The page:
UI English Philosophy Building
of your webmaster's constant pet peeves. The University
and the City of Iowa City made the crossing ADA
compliant and then refused to stripe the crosswalk
saying they didn't want to give pedestrians
a false sense of security. Perhaps if there
was traffic enforcement to slow the 35-45 mph traffic
down to the posted speed limit of 25 mph (lower
would be better) then perhaps pedestrians would
feel more secure. There is no real traffic need
that necessitates this be marked as a four lane
road. This is one mid-block crosswalk that is screaming
for a pedestrian-activated signal. The City of Iowa
City uses the 85% rule to justify that the average
vehicle speed in excess of 30 mph is of no real
safety concern since drivers are competent to judge
a safe speed in the presence of pedestrians (heavy
Street at Iowa Rail Crossing
runner is not well protected on this newly
constructed Burlington Street sidewalk due
to the distance between the crossing and the
busy street. Great for aesthetics, but lousy
for pedestrian safety.
is a newly constructed wide sidewalk which would
be great (wide enough to be shared by cyclists not
inclined to use Burlington Street with pedestrians)
if it weren't for the crossing (the access road
for the parking lot behind the Main Library and
English Philosophy Building) being so far away from
the actual intersection with Burlington Street.
Drivers turning into this access road from the busy
street will not likely willingly yield to pedestrians
here. As of this writing the crossing does not have
pavement markings or signs.
Street at Muscatine Avenue
traffic coming toward us in this picture may
make a left turn into Burlington without stopping.
While they are obligated to stop for pedestrians
crossing the end of Burlington it would take
a brave soul to cross here to continue on
to the signal at Court Street one block to
City traffic engineers and planners seem to be great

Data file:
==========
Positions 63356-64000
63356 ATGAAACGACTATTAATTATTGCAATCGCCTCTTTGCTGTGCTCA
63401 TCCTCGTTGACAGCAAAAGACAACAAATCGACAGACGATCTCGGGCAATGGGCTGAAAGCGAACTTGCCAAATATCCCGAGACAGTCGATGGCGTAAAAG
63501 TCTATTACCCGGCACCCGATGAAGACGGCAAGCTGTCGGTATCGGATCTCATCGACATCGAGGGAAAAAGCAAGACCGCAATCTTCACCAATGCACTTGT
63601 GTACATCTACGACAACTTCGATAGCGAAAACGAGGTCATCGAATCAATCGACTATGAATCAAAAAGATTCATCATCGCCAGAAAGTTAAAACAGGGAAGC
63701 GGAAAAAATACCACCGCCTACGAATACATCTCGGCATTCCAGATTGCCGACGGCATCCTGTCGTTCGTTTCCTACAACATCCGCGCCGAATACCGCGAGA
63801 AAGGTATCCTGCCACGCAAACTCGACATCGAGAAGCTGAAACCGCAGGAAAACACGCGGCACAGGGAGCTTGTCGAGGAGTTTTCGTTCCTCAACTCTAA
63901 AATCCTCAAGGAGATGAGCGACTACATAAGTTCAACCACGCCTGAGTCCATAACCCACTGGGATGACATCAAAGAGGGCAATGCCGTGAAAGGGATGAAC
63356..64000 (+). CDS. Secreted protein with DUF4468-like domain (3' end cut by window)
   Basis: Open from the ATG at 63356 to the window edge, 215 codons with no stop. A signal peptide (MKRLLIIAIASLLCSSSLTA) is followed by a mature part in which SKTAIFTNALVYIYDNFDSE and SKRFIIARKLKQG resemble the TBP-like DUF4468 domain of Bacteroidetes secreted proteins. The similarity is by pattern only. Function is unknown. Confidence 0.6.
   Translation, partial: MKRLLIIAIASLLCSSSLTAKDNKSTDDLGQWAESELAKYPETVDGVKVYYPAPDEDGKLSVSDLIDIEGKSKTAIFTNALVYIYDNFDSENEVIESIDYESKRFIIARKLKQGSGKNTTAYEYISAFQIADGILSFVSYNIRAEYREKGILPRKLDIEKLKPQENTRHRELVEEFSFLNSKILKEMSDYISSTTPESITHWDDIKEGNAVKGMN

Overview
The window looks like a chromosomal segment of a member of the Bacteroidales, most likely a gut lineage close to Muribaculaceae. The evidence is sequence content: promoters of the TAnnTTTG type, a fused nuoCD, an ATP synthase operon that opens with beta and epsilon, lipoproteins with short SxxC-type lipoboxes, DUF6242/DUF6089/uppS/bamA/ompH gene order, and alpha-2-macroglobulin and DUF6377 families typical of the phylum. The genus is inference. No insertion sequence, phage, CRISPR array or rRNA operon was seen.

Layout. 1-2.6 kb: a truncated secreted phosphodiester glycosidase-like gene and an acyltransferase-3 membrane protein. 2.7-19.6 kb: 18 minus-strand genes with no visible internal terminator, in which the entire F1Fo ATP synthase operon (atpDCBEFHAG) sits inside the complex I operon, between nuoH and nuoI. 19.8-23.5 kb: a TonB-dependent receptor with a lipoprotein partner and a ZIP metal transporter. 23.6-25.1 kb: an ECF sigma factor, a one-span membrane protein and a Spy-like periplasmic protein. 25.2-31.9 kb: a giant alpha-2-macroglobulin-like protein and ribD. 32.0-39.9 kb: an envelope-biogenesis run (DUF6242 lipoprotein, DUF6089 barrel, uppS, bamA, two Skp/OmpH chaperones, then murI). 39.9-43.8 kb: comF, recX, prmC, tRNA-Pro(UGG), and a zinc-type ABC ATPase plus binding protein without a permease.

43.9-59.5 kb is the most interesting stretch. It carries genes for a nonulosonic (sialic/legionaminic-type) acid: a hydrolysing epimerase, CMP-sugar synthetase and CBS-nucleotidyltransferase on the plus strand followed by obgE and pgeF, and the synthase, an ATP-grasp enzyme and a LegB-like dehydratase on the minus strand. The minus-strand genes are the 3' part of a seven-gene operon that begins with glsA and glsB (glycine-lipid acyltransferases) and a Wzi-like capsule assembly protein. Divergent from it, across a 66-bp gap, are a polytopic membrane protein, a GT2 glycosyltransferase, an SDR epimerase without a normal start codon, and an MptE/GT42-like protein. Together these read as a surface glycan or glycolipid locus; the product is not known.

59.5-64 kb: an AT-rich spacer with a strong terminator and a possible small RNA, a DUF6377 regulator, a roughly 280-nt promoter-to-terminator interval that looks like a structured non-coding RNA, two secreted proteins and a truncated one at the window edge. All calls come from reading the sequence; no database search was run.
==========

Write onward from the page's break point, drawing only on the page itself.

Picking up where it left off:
fans of intersections where drivers don't have to
stop. Burlington and Muscatine is one such intersection
in an otherwise very walkable close-in Iowa City
neighborhood. Where does one cross the street here?
Running is a good idea—should you be able!
a crosswalk marking to be had. Vehicles eastbound
on Burlington and northbound on Muscatine
approach this intersection fast! Some vehicles
have even overshot the curve coming down Burlington
to land in the front yards of the houses on
Muscatine. Those houses now have guard rails
let's not forget our dear sprawly
next door neighbor Coralville!
Racks at Coral Ridge Mall
only way one can use these bike rack at Coral
Ridge Mall is at the ends. The racks come
with installation guidelines but I guess they
weren't read. These certainly weren't installed
by anyone who has ridden a bike recently!
Was the idea that only bicycles ridden by the Jolly
Green Giant would ever be ridden to Coral Ridge
Mall? These bike racks are mounted about 18"
too high to be useful.
"Lane" on Fifth Street
about as wide as bike handlebars, it's littered
with, well, litter. There are sewer grates, pavement
imperfections and various other hazards. This
needs to be three feet wider and that would nicely
slow traffic down on Fifth Street.
Avenue Bike "Lane" on Coralville. An
exercise in "feel good" facilities.
But this lane is not likely to make anyone who
rides a bike feel good at all.
TV or illegal drugs but the automobile has been the chief
destroyer of American communities. Highways and roads obliterate
the places they are supposed to serve."
—Jane Jacobs, Dark Age Ahead